Plasmopara viticola

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Plasmopara viticola
Scientific classification
Kingdom: Chromalveolata
Phylum: Heterokontophyta
Class: Oomycota
Order: Peronosporales
Family: Peronosporaceae
Genus: Plasmopara
Species: P. viticola
Binomial name
Plasmopara viticola
(Berk. & M.A. Curtis) Berl. & De Toni, (1888)
  • Botrytis viticola Berk. & M.A. Curtis, (1848)
  • Peronospora viticola (Berk. & M.A. Curtis) de Bary, (1863)
  • Plasmopara amurensis Prots., (1946)
  • Rhysotheca viticola (Berk. & M.A. Curtis) G.W. Wilson, (1907)

Plasmopara viticola, the causal agent of grapevine downy mildew, is a heterothallic oomycete that overwinters as oospores in leaf litter and soil. In the spring, oospores germinate to produce macrosporangia, which under wet conditions release zoospores. Zoospores are splashed by rain into the canopy, where they swim to and infect through stomata. After 7–10 days, yellow lesions appear on foliage. During favorable weather, the lesions sporulate and new secondary infections occur.[5]


Plasmopara viticola, also known as the grape downy mildew is considered to be the most devastating grape pathogen in North America and Europe. This oomycete was originally observed in the United States about 1834 and is most abundantly found in the northern and midwestern areas of the United States. Shortly after this first observation the pathogen was introduced to the European countries where it played a devastating role in the yield and production of their grapes, and consequently their wine. France was among the first of the European countries to gain experience in dealing with the pathogen. Within just a few years of the pathogen's introduction the French attempted to graft American root stock to their own vines in order to produce a more resistant strain of grape. Depending on the year, production of grapes in France has been estimated to be at a loss of 50% or more.[6] Because of numbers and results like these, downy mildew has been considered the most devastating disease of a filamentous pathogen to affect European vineyards.[7]

Symptoms cover a fairly large range depending mostly on the host. Common symptoms include necrosis of the stem or shoot, discoloration including brown spotting (lesions) and yellowish-green tips of the leaves. Grapes may exhibit sporangium or mycelium, appearing as a white to gray coat on the outer surface.

Downy mildew requires optimum conditions to reproduce and infect. A warm, moist, and humid environment is required. Studies in Sicily have shown optimum time for oospore germination is between the end of February and the middle of March.[8] With this understanding, if fungicides are used just before optimum conditions occur, they have proven to be an effective control method of the pathogen. Other control methods include propering watering, and a good location where the plant can receive continual sunlight.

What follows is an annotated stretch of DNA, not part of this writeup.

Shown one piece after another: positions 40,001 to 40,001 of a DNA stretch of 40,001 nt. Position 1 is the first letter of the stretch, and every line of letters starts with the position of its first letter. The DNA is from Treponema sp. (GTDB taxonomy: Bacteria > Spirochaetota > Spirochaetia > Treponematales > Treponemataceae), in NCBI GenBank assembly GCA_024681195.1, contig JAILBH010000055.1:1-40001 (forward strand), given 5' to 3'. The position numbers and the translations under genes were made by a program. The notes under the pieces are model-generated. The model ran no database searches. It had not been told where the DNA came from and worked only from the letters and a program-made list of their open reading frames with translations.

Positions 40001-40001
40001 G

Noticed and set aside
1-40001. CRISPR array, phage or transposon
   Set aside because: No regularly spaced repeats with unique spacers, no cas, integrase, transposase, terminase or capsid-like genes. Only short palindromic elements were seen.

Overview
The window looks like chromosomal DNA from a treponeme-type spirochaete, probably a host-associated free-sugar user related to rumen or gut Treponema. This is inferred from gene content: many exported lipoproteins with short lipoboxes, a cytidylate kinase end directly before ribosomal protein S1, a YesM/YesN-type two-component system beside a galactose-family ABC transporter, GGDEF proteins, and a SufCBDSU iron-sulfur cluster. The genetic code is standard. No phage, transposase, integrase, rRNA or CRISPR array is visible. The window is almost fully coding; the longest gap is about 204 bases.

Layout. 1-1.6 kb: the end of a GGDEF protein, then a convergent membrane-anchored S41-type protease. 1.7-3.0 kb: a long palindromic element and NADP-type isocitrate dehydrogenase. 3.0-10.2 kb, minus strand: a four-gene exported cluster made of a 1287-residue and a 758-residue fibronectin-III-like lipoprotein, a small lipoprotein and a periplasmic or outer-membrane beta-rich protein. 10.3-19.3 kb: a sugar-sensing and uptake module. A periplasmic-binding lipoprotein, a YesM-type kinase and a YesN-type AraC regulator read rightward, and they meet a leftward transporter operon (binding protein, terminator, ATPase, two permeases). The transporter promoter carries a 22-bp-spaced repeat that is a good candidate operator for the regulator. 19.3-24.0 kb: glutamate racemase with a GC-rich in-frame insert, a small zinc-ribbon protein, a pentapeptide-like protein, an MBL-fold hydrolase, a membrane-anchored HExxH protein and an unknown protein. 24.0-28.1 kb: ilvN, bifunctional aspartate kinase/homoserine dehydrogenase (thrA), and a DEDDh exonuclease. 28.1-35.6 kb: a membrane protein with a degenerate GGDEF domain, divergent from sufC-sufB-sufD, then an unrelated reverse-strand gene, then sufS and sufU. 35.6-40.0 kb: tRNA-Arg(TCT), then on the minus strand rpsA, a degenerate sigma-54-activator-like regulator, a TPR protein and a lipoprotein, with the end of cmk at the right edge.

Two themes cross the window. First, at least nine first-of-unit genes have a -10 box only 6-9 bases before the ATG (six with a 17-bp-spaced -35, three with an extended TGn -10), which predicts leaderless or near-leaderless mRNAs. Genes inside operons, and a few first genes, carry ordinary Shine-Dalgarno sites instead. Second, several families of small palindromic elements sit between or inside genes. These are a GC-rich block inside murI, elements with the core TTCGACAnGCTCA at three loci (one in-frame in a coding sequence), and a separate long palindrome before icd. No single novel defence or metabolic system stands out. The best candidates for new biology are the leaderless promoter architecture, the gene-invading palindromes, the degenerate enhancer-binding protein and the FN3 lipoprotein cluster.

Phytoalexins production[edit]

Delta-viniferin is a grapevine phytoalexin produced following oomycetal infection by P. viticola.[9]


  1. ^ Hesler, R. Lex, 1917, Manual of Fruit Diseases, Macmillan Company, New york city, page 237
  2. ^ Salzar, D.M. 1994 Enfermedades Criptogamicas:El mildiu 1.Sem. Vitiv. 2.487, 1051-1053
  3. ^ Perez-Salas J. 1988 Defensa contra el mildiu: Caracteristics de la enfermedad Sem. Vitiv. 2. 191, 3385-3387
  4. ^ Burruano S. and Ciofalo G. (1990) Studio della dinamica di germinazione delle oosporei plasmopara viticola (Berk et Curt) Berl. et De toni. Notiziario delle Mallattie delle piante, ser.3, 38:274-286
  5. ^ (Kennelly et al., 2006).
  6. ^ (Hesler, 1917)
  7. ^ (Perez-salas, 1998; Perez Martin, 1989; Salazar, 1994)
  8. ^ (Burruano and Ciofalo, 1990)
  9. ^ Timperio, Anna Maria; d’Alessandro, Angelo; Fagioni, Marco; Magro, Paolo; Zolla, Lello (2012). "Production of the phytoalexins trans-resveratrol and delta-viniferin in two economy-relevant grape cultivars upon infection with Botrytis cinerea in field conditions". Plant Physiology and Biochemistry 50 (1): 65–71. doi:10.1016/j.plaphy.2011.07.008. PMID 21821423. 

Further reading[edit]

  • Puopolo, G.; Cimmino, A.; Palmieri, M.C. (October 2014). "Lysobacter capsici AZ78 produces cyclo(L-Pro-L-Tyr), a 2,5-diketopiperazine with toxic activity against sporangia of Phytophthora infestans and Plasmopara viticola". Journal of Applied Microbiology 117 (4): 1168-1180. doi:10.1111/jam.12611. PMID 25066530. 


  • Perez Marin, J.L. 1989 Mildiu dela vid victic. Enol. 2,22-25.
  • Salzar, D.M. 1994 Enfermedades Criptogamicas:El mildiu 1.Sem. Vitiv. 2.487, 1051-1053
  • Hesler, R. Lex, 1917, Manual of Fruie Diseases, page 237, Macmillan Company, New yorik
  • Salas J. 1988 Defensa contra el mildiu: Caracteristicas de la enfermedad sEM. vITIV. 2.191, 3385- 3387.
  • 059.2005.01208.x Population genetic structure of Plasmopara viticola after 125 years of colonization in European vineyards

External links[edit]